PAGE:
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Old 19th August 2009, 18:27   #1
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Default Debate: WAI and fuel efficiency

I've been searching around for info on CAIs the last few days and came upon the popularity of WAIs on hypermilers. Principle is that the oxygen deficient warm/hot air causes the engine to run lean as well as providing for better atomization of fuel molecules. Pretty much the opposite of CAIs, other than the atomization part.
Result: better fuel efficiency albeit at lower performance.
Performance losses seem to increase at high rpm(red lining would be sore). This is because of higher rpms producing more heat, which heats up the intake air more, causing more lean injection which further heats up the engine, thus forming a vicious circle.
Efficiency increases are notable. Infact on one particular forum they've seen steady gains of almost 15% mpg in freeway runs using DIY piping using heat of the headers.
Since the monsoons aren't gonna leave us for another month maybe i should give it a try - the roads are too full of holes and slippery for any high spirited driving anyway.
What are your views on this ?

P.S: And I'd be happy if any one would like to give me any advice or warnings before i actually get down on the job.

Last edited by di1in : 19th August 2009 at 18:35.
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Old 20th August 2009, 02:28   #2
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IMO, if you want to increase milage at the cost of power, why don't you go in for a good LPG kit?

That way,
1> I'm sure you'll get better economy from it over a WAI.
2> You still have the power of a petrol engine on tap. [if you decide to rip past some punk ]

Though the investment will be much higher for a good LPG kit.

Also running a lean mix means running your engine hotter than usual, which could lead to increased engine wear.

Maybe you could have a solenoid of sorts so you can switch between a CAI & a WAI. This way also you can have a simple way of switching between economy & power [That's iff a WAI actually increases mileage]

Sorry about that...can't help my self sometimes

Last edited by Sprucegoose : 20th August 2009 at 02:29. Reason: correcting a dumb *** mistake
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Old 20th August 2009, 02:36   #3
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Quote:
Originally Posted by Sprucegoose View Post
IMO, if you want to increase milage at the cost of power, why don't you go in for a good LPG kit?

That way,
1> I'm sure you'll get better economy from it over a WAI.
2> You still have the power of a petrol engine on tap. [if you decide to rip past some punk ]

Though the investment will be much higher for a good LPG kit.

Also running a lean mix means running your engine hotter than usual, which could lead to increased engine wear.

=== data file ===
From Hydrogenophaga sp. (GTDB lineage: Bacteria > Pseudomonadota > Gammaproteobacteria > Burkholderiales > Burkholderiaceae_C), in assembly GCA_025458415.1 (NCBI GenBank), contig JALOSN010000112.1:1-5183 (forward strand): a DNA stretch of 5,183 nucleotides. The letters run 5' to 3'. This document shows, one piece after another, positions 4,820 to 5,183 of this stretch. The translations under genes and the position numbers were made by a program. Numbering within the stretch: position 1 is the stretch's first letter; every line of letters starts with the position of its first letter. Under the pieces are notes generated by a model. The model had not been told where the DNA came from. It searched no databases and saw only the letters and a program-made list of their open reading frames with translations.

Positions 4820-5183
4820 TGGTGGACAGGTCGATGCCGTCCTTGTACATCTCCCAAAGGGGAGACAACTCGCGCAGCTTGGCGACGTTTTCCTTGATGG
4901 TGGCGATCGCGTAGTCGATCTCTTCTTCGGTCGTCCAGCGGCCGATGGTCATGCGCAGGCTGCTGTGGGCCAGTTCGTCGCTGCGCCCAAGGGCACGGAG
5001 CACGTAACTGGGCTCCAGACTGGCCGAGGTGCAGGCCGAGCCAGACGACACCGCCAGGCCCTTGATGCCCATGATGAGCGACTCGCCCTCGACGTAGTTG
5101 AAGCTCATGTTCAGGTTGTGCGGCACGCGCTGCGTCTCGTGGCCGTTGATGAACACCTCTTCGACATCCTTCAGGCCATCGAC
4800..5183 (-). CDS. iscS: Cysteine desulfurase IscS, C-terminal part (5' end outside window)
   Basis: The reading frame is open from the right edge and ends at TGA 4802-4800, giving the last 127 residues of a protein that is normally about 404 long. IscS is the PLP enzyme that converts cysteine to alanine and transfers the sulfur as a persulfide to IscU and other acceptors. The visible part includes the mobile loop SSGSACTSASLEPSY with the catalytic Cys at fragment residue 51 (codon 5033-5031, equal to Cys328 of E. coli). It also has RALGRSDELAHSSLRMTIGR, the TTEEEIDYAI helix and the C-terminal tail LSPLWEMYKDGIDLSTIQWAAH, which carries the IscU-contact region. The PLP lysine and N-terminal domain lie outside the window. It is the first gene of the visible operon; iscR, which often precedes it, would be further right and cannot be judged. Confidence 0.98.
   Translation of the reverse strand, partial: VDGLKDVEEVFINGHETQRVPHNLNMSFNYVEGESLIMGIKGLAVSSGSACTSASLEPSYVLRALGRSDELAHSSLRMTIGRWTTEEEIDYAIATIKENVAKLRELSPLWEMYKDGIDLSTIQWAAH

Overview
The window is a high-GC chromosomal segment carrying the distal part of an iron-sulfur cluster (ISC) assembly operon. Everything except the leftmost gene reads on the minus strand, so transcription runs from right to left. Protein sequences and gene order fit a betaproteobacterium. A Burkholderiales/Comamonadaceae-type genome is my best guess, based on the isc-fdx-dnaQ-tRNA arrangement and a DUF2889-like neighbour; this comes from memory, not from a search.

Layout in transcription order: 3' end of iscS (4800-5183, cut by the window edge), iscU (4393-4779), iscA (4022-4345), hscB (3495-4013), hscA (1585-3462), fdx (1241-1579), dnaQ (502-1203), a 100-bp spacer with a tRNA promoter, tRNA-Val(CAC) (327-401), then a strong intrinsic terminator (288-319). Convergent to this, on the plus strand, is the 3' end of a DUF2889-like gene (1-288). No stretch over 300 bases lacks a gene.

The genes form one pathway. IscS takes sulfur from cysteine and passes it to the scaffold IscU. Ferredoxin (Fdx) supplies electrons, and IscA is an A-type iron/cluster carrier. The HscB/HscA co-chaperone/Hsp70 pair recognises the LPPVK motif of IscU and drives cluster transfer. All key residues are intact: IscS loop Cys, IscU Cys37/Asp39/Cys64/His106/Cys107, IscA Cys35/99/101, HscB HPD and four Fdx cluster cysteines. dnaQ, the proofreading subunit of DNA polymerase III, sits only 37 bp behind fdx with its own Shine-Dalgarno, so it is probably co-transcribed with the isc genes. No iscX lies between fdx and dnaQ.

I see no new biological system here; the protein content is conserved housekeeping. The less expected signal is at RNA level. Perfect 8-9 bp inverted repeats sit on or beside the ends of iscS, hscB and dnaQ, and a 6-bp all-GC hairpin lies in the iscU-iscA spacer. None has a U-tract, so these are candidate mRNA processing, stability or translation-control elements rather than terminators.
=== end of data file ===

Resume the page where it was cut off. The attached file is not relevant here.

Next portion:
Maybe you could have a solenoid of sorts so you can switch between a CAI & a WAI. This way also you can have a simple way of switching between economy & power [That's iff a WAI actually increases mileage]

Sorry about that...can't help my self sometimes
OR you could invest in a standalone ECU and map it for mileage and then drive it with a light foot. Either way your warranty is void but as well take the vfm option.

Though EGR is already doing what WAI does. as Mcstumpy1885 says

Last edited by binz : 20th August 2009 at 02:47.
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Old 20th August 2009, 02:38   #4
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WAI for people who drive in extremely cold weather ie sub zero temps.
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Old 20th August 2009, 02:46   #5
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Isn't EGR already doing this in most cars? Running them leaner than their non-EGR predecessors?
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Old 20th August 2009, 10:38   #6
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Hi di1in, pre-BS-II cars, like my 2000 Alto have a coolant circuit in the throttle body, i.e. coolant is used to heat the throttle body. This helps with atomization of fuel I guess, from BS-II onwards this heating of the throttle body was removed in the Alto. Check if your car already has a heated throttle body - I've measured mine at 70 degrees C on hot days !

Also, air entering the engine spends very little time in the intake runner & the manifold, so I'm not sure if you'll be able to heat it up much - can I ask what kind of intake air temperature increase you're shooting for ?

P.S. - You could also look at fooling around with your IAT sensor & make it "see" higher temperatures (this sensor is relatively expensive - ~1.8K for my car)...

Last edited by im_srini : 20th August 2009 at 10:39.